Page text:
- Vegetarians only avoid meat, while vegans avoid all animal products, including dairy and eggs.
- Vegan and vegetarian diets can be healthy, nutritionally adequate, and beneficial to health.
- Vegans may be more sensitive to nutritional deficiencies in iron, vitamin D, calcium, and protein.
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The difference between becoming vegan and vegetarian primarily focuses on the role of animals in food production.
“While both diets focus on consuming plant-based foods, vegetarians are allowed to include eggs, honey, and dairy products. Vegans omit any animal foods or products. animal origin, including meats, poultry, dairy products, honey and eggs, “says Lisa Moskovitz, RD, CDN, CEO of New York Nutrition Group, a private practice in New York.
Both of these diets can be perfectly safe if done correctly, Moskovitz explains. She notes, however, that you don’t need to eat vegan or vegetarian to achieve your health or weight management goals.
And while one diet isn’t necessarily safer than the other, if you’re new to it, it may be easier to try vegetarianism first. “Vegetarianism is a little less restrictive, and therefore easier to consume a more balanced intake of nutrients,” says Moskovitz.
Here’s what the experts know about the difference between being vegan and vegetarian and its health effects.
The difference between vegan and vegetarian nutritional deficiencies
Compared to omnivores, vegans and vegetarians “require more attention and effort to ensure that all nutrients are taken into account. It is easier to become deficient in B vitamins, iron,
, calcium and protein, ”says Moskovitz.
However, vegans “will have a much higher risk of all of these deficiencies, whereas a vegetarian who properly plans and balances their meals will be at much lower risk of deficiencies in general.”
A study published in Nutrients in 2014, found that vegans had an average of 738 milligrams of calcium per day, which is well below the 1,000 milligrams per day recommended by the National Institutes of Health. In fact, it was the lowest daily calcium intake level of any group in the study.
Semi-vegetarians, on the other hand, consumed the most calcium at around 1,470 milligrams per day. The semi-vegetarians in the study were those who ate meat and fish once a week or less.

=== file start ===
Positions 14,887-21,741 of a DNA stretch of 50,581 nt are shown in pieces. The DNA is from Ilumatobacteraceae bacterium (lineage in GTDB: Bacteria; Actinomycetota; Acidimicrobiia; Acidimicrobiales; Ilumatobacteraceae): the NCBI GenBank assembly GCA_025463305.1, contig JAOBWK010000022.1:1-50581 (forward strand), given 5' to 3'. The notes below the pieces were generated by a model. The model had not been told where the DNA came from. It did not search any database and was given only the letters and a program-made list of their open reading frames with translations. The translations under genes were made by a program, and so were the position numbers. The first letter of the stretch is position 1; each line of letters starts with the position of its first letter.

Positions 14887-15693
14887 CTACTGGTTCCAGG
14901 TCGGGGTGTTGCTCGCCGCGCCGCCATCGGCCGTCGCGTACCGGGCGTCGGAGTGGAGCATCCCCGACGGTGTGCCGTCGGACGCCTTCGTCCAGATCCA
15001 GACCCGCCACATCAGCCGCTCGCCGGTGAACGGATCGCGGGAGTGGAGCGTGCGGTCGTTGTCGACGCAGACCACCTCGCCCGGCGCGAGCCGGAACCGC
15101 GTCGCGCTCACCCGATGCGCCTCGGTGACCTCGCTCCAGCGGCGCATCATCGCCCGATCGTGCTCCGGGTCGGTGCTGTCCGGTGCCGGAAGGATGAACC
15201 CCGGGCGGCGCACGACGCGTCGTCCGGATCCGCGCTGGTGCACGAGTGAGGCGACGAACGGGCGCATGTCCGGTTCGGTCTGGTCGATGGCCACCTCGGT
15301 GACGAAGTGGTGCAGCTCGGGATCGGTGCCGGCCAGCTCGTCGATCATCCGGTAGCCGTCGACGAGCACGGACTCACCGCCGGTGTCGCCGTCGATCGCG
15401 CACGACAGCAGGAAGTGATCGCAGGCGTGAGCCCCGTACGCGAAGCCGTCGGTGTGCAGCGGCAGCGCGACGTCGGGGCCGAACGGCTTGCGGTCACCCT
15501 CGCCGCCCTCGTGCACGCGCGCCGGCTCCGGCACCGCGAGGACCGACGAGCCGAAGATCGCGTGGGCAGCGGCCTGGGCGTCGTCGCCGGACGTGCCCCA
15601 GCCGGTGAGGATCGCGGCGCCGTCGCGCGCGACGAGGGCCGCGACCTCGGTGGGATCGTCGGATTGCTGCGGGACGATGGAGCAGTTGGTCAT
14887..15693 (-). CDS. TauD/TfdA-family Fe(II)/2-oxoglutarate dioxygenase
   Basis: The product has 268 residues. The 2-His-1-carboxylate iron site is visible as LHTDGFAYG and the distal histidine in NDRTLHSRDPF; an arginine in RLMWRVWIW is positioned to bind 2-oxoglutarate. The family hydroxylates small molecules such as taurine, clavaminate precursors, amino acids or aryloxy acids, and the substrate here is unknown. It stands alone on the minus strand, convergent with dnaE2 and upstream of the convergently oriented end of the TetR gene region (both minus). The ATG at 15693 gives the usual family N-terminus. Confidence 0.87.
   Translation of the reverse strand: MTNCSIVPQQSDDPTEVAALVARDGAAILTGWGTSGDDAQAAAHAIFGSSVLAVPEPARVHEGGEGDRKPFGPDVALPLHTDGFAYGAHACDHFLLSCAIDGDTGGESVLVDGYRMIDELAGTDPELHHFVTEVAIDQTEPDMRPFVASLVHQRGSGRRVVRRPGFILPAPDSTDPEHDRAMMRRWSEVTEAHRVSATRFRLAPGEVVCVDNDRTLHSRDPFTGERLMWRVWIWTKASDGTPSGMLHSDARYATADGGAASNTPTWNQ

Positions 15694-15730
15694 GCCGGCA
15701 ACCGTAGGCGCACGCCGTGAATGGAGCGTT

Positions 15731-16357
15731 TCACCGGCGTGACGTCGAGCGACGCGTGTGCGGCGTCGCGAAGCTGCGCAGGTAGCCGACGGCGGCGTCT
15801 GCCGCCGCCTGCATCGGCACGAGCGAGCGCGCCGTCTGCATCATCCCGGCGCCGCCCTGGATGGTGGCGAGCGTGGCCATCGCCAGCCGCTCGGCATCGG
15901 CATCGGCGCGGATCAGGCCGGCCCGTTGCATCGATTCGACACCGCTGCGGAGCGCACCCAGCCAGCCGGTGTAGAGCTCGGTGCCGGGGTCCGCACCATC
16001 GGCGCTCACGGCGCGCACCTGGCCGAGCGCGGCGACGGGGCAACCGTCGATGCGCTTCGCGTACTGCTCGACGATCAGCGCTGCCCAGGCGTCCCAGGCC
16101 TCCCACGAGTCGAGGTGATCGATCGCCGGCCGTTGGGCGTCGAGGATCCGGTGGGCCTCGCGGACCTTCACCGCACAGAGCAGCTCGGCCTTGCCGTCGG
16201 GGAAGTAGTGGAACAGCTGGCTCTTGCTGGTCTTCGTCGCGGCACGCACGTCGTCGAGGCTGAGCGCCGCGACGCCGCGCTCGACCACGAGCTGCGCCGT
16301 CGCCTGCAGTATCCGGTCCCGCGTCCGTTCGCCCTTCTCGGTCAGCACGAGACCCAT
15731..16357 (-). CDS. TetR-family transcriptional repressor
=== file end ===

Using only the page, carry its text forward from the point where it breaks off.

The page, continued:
In another study, published in 2010 in the European Journal of Clinical Nutrition, researchers found that 52% of vegans were deficient in B12, compared to only 7% of vegetarians.
That said, vegetarians aren’t always healthier than vegans. It all depends on what you choose to eat, regardless of what diet you are on.
“It’s too hard to say that a specific nutrient would be more abundant in vegetarian diets compared to vegans,” says Moskovitz. “If vegetarians eat a lot of eggs and dairy products, they probably won’t have any deficiencies. However, if they only eat eggs and dairy products once or twice a week, they can have as many deficiencies as vegans, because that’s the main difference between diets. ”
If you’re not getting enough nutrients, you can try supplements to make up the difference. However, Moskovitz says, “it all varies from person to person and depends on other restrictions or preferences in their diet.”
“Most vegans and vegetarians would benefit from seaweed oil – [a] Superior plant form of omega-3 – a staple multivitamin as an insurance regimen. And maybe calcium, vitamin D, and B vitamins, ”she says.
The difference between the health benefits of vegans and vegetarians
In a review, published in 2017 in Critical Reviews in Food Science and Nutrition, the researchers analyzed the results of nearly 100 studies. They found that vegans and vegetarians had lower body mass index, lower total cholesterol levels, and lower glucose levels than people who ate meat.
This could explain why the review also concluded that vegetarians have a lower risk of dying from ischemia.
and cancer. And vegans, in particular, had an even lower risk of dying from cancer than vegetarians or omnivores.
Another large study, published in JAMA Internal Medicine in 2013, found that, compared to people who ate meat and fish several times a week, vegans and vegetarians – including pescetarians – were less likely to develop and die from cardiovascular problems,
, metabolic syndrome and renal failure.
On the other hand: a study, published in 2019 in BMJ, found that stroke rates were 20% higher in vegetarians than in non-vegetarians – mainly, according to the researchers, “due to a higher rate of hemorrhagic stroke.” A Hemorrhagic stroke occurs when blood vessels become weak and can burst and bleed in the brain.
It is possible that this association is due to lower amounts of protective substances, such as omega 3 fatty acids, in a vegetarian diet. However, with careful planning and perhaps supplementation, vegetarians and vegans can get these nutrients from non-animal sources.
Ultimately, according to the Academy of Nutrition and Dietetics, vegan and vegetarian diets can be healthy. Their official position is that “Appropriately planned vegetarian diets, including vegans, are healthy, nutritionally adequate and may provide health benefits for the prevention and treatment of certain diseases.”